Gemplus SA, the No. 1 smart card manufacturer, is setting up a new company to develop software it says could take card chip technology mainstream.
ThinkPulse Inc. will be announced today as the future home of Gemplus' smartX software, introduced last year to standardize smart card readers and allow them to work with a variety of application platforms and operating systems - some already in use and others to be developed.
ThinkPulse will be headquartered in San Jose, Calif., taking with it 16 Gemplus employees and all of smartX's intellectual property. Gemplus, of Gemenos, France, said it will own 80% of ThinkPulse initially but become a minority owner when a second round of financing is completed.
Gemplus, whose U.S. base is in Redwood City, Calif., said the start-up's staff should grow to 45 in its first year and that it is slated to go public in two years or so.
U.S. executives of Gemplus said ThinkPulse has already been endorsed by industry giants including Microsoft Corp. and Sun Microsystems Inc., which see smartX as a way to broaden the market for their own products by making chip technology easier to deploy.
ThinkPulse will continue to develop smartX, which is meant to allow all manner of smart card terminals - including those embedded in wireless handsets, television set-top boxes, and personal computers - to work with any card without hardware updates. Gemplus describes smartX as an attempt to supply a "unifying application framework for smart card development across multiple platforms and operating systems."
"This will ease the entry barrier for banks and others to start offering smart cards," said Michel Roux, chief executive officer of ThinkPulse and a former Gemplus vice president. "We will make the card issuer's life much easier, because their investment will be more protected and they'll have the ability to bridge from the cards of today to the cards of the next generation." Today, terminal manufacturers need to know an exact application or operating system in order to develop the corresponding reader. Mr. Roux said smartX would allow financial institutions to issue a low-grade proprietary card to its regular customers and a high-level, multiapplication Java card to its premier customers.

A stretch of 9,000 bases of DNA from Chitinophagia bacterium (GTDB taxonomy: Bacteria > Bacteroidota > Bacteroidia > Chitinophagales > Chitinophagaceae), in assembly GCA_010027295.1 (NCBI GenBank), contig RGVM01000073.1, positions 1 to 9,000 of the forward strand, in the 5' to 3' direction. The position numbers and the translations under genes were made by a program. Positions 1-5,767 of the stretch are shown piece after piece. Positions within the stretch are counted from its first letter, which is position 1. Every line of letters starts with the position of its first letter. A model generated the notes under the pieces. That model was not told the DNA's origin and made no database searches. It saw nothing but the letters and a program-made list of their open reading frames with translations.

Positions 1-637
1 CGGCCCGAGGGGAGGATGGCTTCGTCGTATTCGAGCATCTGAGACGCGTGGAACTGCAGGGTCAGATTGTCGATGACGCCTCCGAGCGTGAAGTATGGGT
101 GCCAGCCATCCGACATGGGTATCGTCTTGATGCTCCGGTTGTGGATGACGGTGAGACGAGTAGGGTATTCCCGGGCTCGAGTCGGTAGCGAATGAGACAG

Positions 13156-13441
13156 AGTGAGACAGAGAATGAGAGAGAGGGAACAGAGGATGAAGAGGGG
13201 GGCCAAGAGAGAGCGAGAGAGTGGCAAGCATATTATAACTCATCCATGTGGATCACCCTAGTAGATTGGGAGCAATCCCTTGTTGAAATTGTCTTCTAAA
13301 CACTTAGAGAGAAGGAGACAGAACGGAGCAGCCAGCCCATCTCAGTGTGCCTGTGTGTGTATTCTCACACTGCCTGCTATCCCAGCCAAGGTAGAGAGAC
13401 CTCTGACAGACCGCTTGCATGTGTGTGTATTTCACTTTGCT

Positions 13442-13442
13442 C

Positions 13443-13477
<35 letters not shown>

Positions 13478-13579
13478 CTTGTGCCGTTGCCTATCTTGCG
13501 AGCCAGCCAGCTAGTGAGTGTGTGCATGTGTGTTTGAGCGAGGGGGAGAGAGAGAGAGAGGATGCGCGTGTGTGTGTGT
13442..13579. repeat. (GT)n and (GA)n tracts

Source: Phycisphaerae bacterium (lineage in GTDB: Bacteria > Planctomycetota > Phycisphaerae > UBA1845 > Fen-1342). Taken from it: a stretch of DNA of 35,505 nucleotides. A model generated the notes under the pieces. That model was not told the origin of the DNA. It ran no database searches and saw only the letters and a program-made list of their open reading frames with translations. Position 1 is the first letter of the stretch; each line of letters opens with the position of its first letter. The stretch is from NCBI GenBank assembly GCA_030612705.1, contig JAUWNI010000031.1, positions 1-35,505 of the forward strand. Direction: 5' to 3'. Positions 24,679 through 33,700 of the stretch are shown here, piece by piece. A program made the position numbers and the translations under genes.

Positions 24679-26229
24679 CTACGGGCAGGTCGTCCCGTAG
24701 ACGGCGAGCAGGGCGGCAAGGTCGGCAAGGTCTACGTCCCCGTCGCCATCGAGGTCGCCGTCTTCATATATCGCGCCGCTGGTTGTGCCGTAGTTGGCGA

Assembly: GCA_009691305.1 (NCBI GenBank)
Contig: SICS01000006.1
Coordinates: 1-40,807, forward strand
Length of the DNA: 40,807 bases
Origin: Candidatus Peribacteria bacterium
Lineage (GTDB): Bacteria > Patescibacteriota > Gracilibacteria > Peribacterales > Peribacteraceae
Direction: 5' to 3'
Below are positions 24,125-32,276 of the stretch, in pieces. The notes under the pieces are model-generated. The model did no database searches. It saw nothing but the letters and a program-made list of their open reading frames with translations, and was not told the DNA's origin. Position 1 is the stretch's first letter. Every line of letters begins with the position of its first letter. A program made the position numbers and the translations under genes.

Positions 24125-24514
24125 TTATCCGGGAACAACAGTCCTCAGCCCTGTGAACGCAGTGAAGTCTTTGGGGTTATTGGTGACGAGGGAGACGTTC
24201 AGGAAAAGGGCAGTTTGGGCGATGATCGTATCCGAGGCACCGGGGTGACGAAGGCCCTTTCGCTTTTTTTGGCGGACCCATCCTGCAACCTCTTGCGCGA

Separating from Gemplus improves smartX's chances of becoming an industry standard and moving to market faster, because it opens the doors for Gemplus' competitors to adopt the technology, Mr. Roux said.
"We want to be as open as possible to maximize our chances to make this a standard," Mr. Roux said. "That's the motivation of having an arms-length relationship with Gemplus."
Mr. Roux said widespread adoption of smartX would expand the smart card market 5% to 10%. "When you're the market leader with more than 40%, that's a great benefit," he said.
Mike Dusche, product manager for smart cards at Microsoft, said, "By providing a new level of abstraction to cards and terminals, smartX dramatically leverages our own efforts to open the potential of smart card applications to a new population of developers."
Alyxia T. Do, an analyst at Frost & Sullivan, said ThinkPulse will fill a void in smart card development.
"It's Gemplus' answer to Windows and Java," Ms. Do said. Windows and Java "are very active on the card side, but they haven't moved so aggressively to terminal development and IT development for terminals, so Gemplus probably thought, 'We'll go to the terminal side and reposition ourselves that way.' It's pretty smart - instead of battling it out on the cards, you're doing it on the hardware side of it."
That Gemplus is willing to cede control of ThinkPulse to other investors "speaks a lot about the power that they're willing to give up to see this product succeed," Ms. Do said.
Anneace Haddad, president and chief executive officer of Welcome Real-time, a smart card loyalty software developer in France, said he had developed a proprietary program for his readers but now may switch to smartX.
Mr. Haddad said ThinkPulse is "a very good move" because it "will really help [smartX] become a lot more of a standard."